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An AI or em can utilize division of labor by duplicating itself and having the duplicate learn something else. If the AI is sufficiently advanced, these duplicates will quickly surpass humans at any task imaginable. The humans will hence become useless if the AI places no value on them. If all of these duplicates are dedicated to producing as many paperclips as possible, anything which isn't a paperclip that contains elements that are used in paperclips is a potential source of materials. Human bodies contain carbon and iron, and we consume foods that contain carbon and iron. Both will reduce the AI's maximum output of paperclips.

If the AI quickly surpasses humans in any task imaginable... ie economics... then it would have had to read and understand everything that we humans currently know about economics. If you had read the papers that I linked to, then you would know that we know, and the AI would know, that cognitive diversity is absolutely fundamental to any and all progress. Humans are cognitively diverse. For example, do you attach orchids to trees? Nope. I do though. This difference in activity in no small part reflects difference in thought.

So your scenario falls apart like so...

1. The AI have not quickly surpassed humans (they don't understand the value of cognitive diversity).

2. The AI have quickly surpassed humans (they do understand the value of cognitive diversity)... therefore the "clones" have more cognitive difference than humans do. Which means that they are even less likely to follow in their parent's footsteps (producing paperclips) than human offspring are.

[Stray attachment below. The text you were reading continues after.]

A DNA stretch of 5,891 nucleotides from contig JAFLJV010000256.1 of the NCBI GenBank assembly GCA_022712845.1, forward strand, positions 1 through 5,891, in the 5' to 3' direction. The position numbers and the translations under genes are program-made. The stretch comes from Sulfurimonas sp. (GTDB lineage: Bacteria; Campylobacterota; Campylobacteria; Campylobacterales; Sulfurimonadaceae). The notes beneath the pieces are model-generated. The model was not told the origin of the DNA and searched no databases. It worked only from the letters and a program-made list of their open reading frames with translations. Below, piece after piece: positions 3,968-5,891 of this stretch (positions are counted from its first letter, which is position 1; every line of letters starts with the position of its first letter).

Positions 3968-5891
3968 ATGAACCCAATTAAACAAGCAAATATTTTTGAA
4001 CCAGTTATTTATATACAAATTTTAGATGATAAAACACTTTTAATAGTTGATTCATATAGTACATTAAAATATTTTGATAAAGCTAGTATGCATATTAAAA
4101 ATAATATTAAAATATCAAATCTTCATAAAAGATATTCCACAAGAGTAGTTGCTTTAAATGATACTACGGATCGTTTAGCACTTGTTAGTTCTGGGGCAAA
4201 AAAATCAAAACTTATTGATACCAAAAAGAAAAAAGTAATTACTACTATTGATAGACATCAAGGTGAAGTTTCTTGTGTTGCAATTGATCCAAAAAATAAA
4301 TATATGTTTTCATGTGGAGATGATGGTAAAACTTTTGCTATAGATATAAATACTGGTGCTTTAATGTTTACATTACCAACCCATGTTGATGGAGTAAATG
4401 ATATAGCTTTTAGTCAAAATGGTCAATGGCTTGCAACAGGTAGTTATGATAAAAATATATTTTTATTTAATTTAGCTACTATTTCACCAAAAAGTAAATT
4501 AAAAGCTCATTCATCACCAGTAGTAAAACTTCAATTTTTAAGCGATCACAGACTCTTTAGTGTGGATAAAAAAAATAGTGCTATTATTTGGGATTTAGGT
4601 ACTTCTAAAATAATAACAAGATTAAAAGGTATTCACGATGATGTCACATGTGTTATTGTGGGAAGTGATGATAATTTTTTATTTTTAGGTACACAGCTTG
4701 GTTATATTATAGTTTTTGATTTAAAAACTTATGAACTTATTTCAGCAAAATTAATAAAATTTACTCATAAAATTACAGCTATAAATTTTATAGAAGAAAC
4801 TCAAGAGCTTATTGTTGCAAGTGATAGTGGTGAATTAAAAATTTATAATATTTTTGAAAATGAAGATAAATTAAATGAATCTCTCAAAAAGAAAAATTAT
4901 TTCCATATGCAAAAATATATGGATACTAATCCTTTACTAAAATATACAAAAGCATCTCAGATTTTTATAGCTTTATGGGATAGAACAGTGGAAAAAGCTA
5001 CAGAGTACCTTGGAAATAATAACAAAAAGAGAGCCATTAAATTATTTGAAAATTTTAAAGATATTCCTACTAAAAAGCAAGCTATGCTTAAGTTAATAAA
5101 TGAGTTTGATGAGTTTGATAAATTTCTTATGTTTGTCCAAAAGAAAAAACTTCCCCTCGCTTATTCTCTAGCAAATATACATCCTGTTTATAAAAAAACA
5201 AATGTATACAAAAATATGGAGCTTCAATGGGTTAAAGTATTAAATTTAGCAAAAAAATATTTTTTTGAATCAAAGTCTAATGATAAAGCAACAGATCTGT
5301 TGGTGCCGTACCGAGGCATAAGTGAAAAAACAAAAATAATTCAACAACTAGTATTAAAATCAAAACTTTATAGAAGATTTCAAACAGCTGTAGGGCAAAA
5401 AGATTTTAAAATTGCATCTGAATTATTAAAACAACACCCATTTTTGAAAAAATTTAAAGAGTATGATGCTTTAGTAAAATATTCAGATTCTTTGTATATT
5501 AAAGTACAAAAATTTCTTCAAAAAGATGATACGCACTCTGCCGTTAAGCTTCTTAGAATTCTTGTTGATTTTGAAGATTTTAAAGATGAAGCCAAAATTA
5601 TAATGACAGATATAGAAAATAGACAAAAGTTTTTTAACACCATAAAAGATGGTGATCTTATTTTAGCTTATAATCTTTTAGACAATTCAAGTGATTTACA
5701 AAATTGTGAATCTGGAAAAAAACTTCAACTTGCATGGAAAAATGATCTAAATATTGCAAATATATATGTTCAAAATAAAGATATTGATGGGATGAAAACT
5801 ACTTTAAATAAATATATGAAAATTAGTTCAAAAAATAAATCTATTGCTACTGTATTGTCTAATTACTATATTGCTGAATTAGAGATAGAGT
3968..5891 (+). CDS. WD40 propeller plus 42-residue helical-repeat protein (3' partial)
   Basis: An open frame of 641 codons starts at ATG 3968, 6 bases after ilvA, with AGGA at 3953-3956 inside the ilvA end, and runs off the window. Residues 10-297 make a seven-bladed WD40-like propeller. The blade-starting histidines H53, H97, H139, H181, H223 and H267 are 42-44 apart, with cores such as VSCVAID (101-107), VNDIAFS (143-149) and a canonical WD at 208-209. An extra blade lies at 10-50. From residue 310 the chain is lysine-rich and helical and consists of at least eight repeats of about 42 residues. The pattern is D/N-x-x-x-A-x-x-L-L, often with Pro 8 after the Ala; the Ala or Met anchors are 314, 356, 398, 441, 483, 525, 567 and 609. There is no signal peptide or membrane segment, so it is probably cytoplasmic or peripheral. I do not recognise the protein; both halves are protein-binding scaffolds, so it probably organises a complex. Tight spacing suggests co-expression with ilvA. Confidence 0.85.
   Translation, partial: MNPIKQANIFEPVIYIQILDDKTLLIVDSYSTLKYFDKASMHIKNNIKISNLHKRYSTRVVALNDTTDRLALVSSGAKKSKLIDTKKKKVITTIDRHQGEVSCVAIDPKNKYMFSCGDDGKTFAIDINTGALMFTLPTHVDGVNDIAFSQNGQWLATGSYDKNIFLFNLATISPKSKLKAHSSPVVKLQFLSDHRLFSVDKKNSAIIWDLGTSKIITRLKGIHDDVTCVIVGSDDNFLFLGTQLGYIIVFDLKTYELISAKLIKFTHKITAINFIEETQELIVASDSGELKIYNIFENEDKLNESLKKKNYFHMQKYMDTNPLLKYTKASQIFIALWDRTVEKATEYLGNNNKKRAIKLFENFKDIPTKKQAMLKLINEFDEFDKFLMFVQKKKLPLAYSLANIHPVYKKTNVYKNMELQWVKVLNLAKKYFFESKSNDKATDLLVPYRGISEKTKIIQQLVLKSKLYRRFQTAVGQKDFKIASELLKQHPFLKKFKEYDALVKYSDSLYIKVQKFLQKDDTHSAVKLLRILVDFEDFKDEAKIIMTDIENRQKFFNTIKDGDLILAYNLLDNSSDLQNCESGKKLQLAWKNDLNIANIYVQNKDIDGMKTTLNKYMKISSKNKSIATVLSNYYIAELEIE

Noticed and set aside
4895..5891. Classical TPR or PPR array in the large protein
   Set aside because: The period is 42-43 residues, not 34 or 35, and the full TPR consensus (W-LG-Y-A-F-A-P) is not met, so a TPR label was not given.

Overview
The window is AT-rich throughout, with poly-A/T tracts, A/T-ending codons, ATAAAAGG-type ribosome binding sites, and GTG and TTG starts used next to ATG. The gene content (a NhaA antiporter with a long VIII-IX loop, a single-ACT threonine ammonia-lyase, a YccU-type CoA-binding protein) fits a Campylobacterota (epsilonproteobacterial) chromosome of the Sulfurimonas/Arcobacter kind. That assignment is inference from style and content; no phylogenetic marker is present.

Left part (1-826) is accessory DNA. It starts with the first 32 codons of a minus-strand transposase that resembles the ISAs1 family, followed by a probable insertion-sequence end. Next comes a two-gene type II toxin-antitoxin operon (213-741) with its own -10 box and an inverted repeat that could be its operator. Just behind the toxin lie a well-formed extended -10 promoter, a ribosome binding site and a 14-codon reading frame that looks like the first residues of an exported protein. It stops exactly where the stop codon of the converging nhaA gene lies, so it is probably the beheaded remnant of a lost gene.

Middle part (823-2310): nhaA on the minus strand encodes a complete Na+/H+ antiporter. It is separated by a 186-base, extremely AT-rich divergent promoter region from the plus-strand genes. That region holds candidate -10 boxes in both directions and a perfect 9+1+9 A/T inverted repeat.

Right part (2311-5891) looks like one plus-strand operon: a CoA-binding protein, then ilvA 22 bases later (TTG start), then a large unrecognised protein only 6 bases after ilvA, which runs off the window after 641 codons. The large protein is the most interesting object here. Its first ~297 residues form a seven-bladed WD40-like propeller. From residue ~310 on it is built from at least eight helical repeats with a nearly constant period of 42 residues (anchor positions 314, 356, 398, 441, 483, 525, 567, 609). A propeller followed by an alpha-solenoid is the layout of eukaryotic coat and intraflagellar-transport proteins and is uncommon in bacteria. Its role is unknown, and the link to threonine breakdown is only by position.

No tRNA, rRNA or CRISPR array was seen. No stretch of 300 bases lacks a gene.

In terms of cognitive diversity... the apple can't fall both close to and far from the tree. If you want to argue that the AI will engineer offspring that will fall close to the tree... then you can't argue that the AI have surpassed humans in economics. But if you want to argue that the AI will engineer offspring that will fall far from the tree... then you can argue that the AI have surpassed (most) humans in economics... but you can't argue that the offspring will have any interest in participating in the family business.

In order to surpass us, any AI would have had to read Adam Smith... the founder of modern economics...

Slaves, however, are very seldom inventive; and all the most important improvements, either in machinery, or in the arrangement and distribution of work which facilitate and abridge labour, have been the discoveries of freemen. - Adam Smith, Wealth of Nations

Of course slaves think differently... so they are cognitively diverse. But they are prevented from acting differently. Therefore, it's very unlikely that their difference will lead to the discoveries that progress is based on.

If an AI can't grasp this fundamentally basic economic concept... then it certainly hasn't surpassed us in modern economics... and we have no reason to fear it any more than we fear any random human.
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